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In the past I have opted to quote IP addresses as part of the host section of a filter string. So using this as an example you should make the following changes:

filter f_covad { (host("10.253.99.150") or host("10.253.99.1")); };

Otherwise I see nothing wrong with your config. Next you should check your host firewall to see if UDP port 514 is open from your log sources. Next after that is seeing if the logs are even making it that far. What I often like to do for testing reception of syslog traffic is to simply use tcpdump. It will parse the message and display the appropriate data. For example:

packs@ node1:~> sudo tcpdump -i eth0 port 514
tcpdump: verbose output suppressed, use -v or -vv for full protocol decode
listening on eth0, link-type EN10MB (Ethernet), capture size 65535 bytes
13:53:35.633091 IP remote.host.local.47007 > node1.local.syslog: SYSLOG user.info, length: 688
13:53:35.646322 IP remote.host.local.47007 > node1.local.syslog: SYSLOG local5.info, length: 204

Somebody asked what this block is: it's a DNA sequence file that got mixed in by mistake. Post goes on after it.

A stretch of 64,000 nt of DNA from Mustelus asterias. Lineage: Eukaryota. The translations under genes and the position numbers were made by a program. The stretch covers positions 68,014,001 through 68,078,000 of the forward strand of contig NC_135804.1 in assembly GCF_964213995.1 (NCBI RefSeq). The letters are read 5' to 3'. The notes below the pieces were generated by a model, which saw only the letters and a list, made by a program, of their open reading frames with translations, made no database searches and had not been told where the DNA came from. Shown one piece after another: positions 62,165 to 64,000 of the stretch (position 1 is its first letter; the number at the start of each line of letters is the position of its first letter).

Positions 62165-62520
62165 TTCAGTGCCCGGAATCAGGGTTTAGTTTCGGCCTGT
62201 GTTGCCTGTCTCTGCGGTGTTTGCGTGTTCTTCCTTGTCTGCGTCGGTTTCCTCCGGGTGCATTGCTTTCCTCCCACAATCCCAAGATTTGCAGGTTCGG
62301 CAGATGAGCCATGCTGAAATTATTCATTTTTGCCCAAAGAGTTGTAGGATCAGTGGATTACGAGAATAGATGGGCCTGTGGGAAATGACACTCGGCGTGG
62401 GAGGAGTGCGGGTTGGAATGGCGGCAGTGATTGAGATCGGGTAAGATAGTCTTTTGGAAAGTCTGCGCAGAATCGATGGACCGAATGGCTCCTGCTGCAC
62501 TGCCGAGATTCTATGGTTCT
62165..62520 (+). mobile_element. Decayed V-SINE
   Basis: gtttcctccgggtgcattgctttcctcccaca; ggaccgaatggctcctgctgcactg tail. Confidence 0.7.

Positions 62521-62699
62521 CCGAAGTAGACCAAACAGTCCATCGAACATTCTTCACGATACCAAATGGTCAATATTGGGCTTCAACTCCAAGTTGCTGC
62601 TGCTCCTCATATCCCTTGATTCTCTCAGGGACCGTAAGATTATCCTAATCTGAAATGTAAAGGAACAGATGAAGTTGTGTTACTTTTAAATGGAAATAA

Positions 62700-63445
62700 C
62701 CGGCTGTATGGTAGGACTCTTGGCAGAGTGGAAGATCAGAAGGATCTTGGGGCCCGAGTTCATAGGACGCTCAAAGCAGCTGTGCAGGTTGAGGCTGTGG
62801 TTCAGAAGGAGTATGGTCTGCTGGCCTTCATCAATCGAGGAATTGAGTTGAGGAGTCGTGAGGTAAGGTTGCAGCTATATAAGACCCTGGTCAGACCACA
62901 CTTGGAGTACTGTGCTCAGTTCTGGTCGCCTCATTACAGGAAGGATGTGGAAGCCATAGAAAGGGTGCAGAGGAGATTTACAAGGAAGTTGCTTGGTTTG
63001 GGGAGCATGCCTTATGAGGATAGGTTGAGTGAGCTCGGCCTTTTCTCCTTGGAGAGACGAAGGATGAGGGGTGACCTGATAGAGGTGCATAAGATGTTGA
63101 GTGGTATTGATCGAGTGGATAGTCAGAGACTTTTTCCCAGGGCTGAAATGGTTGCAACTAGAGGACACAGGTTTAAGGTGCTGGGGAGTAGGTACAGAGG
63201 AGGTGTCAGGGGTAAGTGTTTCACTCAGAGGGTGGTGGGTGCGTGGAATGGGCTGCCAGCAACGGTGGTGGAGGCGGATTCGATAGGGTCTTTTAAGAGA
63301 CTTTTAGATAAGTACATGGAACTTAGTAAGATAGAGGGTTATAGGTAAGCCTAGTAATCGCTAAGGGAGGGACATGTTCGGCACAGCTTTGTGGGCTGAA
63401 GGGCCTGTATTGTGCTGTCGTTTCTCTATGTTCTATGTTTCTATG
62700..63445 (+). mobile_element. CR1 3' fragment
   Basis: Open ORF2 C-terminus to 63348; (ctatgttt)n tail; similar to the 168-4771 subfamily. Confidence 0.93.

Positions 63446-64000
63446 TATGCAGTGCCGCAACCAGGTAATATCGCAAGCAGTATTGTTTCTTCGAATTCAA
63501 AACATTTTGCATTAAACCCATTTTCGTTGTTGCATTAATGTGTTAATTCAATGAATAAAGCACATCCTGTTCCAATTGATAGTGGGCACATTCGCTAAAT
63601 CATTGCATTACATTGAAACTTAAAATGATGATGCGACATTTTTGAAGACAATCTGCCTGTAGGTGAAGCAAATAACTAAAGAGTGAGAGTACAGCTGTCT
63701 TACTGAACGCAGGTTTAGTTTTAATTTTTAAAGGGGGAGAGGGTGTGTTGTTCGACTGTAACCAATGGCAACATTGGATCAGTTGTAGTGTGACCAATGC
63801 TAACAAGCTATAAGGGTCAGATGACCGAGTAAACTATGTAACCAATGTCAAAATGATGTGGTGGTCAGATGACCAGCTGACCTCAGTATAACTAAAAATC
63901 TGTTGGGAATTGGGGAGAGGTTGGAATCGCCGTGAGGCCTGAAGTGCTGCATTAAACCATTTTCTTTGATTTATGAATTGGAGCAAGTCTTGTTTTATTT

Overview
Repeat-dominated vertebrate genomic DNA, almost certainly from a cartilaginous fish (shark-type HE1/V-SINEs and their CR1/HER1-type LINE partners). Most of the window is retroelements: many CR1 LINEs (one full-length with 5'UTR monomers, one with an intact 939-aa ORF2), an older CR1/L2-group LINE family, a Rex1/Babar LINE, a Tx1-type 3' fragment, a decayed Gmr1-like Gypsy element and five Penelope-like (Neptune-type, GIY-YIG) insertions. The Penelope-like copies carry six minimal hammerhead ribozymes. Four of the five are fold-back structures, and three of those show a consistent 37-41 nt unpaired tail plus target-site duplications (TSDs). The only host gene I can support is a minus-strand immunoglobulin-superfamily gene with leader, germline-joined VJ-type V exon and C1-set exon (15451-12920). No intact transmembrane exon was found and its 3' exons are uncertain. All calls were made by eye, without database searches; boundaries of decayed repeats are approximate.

13:53:35.654178 IP remote.host.local.47007 > node1.local.syslog: SYSLOG local5.info, length: 204

This gives us all the information we need to see if the messages are even getting to the host.

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Based on tcpdump, syslog is received by NIC. When I use wildpackets, it contains the syslog message using port udp514. Is there a way of looking raw log from NIC or possibly a debug method? –  pewter groffom Feb 20 '13 at 19:06
    
tcpdump attaches outside the host firewall. You can use -j LOG in iptables to verify which chain and which rules a packet might be mathcing. You can use strace to verify that the logs actually reach syslog-ng after they have passed the firewall and strace will follow this through all the way to the filesystem. It might be good to filter the strace output to just strace -e trace=file,network. –  Ladadadada Feb 20 '13 at 22:01
    
@Ladadadada: I probably should have spelled out why I use tcpdump after checking the firewall config. strace is a great tool, but gods is is annoying to dig through. –  Scott Pack Feb 20 '13 at 22:50